• It can help to compare the scope of a dissertation with the scope of a journal article, as they tend to be of a similar length – journal articles are often about the 8,000 word mark, dissertations about 9-10,000 words. Most journal articles are highly focused, but clearly tie in to themes in the wider scholarship.


  1. Working with a supervisor

Throughout your dissertation, you will work with a member of staff who acts as your supervisor. This is usually a very different way of working for most students, and we’ll have more advice about working with supervisors here over the next few weeks. There are a couple of things you will need to consider as you start:

  • Because students can pick any reasonable topic they want for their dissertation, it’s very hard for departments to provide ‘expert’ supervision in every area. You might well end up with someone who doesn’t work directly on your topic as your supervisor. This is not a disaster:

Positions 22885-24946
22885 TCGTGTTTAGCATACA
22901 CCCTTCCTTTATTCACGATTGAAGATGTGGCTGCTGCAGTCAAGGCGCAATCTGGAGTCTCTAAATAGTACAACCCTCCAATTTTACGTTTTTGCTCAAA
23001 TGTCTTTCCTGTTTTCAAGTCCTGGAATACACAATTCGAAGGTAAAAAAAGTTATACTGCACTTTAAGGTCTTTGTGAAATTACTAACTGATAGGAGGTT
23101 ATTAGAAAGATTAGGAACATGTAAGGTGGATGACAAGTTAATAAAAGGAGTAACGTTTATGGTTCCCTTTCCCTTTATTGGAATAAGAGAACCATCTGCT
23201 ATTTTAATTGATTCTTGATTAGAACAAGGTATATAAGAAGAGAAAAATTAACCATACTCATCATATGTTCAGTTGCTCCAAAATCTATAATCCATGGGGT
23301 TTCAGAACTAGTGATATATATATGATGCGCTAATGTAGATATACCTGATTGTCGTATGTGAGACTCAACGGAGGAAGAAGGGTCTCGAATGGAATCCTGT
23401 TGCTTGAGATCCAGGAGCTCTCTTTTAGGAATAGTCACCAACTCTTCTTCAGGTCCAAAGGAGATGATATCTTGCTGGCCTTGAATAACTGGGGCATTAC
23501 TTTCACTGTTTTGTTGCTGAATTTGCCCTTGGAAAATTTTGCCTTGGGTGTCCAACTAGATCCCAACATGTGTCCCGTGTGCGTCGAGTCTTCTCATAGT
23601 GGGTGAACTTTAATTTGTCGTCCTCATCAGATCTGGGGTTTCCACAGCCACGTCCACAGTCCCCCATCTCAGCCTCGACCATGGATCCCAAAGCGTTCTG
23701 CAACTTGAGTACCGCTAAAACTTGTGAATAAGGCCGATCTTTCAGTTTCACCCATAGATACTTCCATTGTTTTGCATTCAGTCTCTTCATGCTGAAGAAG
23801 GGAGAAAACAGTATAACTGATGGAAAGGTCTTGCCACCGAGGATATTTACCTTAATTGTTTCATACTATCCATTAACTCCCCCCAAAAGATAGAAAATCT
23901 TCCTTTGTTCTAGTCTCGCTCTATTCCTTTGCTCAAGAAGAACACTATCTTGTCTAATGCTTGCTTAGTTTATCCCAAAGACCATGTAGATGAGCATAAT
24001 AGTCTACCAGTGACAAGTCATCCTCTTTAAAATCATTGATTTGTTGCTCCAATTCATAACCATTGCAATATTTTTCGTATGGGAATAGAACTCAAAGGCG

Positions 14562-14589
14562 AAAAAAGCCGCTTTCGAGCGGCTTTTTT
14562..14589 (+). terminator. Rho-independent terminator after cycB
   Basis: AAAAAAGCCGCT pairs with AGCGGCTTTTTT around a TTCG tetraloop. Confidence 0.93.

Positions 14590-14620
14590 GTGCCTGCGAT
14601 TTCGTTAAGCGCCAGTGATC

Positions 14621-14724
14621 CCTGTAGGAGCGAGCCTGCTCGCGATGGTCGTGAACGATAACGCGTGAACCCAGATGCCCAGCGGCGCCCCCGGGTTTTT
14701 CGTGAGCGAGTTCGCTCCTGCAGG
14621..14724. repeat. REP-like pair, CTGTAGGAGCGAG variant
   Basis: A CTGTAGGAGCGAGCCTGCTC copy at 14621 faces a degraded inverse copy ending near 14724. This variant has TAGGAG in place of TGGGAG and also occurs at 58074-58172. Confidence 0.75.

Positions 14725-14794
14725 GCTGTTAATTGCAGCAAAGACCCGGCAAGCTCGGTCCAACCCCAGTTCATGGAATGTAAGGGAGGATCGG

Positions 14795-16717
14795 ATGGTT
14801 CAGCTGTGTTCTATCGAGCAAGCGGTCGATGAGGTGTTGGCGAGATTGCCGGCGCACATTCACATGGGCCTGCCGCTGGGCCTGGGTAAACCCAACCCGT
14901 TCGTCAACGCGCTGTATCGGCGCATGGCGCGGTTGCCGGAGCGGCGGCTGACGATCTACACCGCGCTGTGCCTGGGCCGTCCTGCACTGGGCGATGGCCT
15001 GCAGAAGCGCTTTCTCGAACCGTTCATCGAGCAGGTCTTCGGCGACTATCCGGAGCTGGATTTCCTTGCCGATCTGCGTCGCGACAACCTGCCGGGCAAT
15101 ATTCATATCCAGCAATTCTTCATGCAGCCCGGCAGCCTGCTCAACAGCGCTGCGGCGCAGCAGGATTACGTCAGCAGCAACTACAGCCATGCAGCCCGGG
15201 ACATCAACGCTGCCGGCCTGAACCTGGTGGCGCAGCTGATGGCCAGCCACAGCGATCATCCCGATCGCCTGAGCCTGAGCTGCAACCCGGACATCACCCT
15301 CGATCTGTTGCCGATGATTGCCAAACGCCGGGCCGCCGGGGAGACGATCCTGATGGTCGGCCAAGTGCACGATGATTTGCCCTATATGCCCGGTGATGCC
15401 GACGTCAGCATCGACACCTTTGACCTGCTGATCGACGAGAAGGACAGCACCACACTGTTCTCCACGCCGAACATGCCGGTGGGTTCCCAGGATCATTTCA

• All members of staff are able to give advice on good research practices, discuss scheduling and planning, give advice on scope and focus, read draft work and give feedback. These are, after all, things we have to deal with in our own work.
    • Don’t assume staff research interests from their teaching responsibilities – read through the webpages of all staff available to supervise dissertations, see what periods and areas they study, but also what approaches they take, and go and talk to them about your plans at an early stage. Students often come to me about doing particular things because I’ve mentioned something related in a lecture, when actually there are other staff members who work on areas more closely related to that topic.
    • If you do end up working with someone who literally wrote the book on your topic, it can be daunting to engage in debate with someone whose work you’re using. Also, they will know the subject inside out, and will be able to identify any minor flaws or gaps in your work, which some people find helpful, but others find stressful.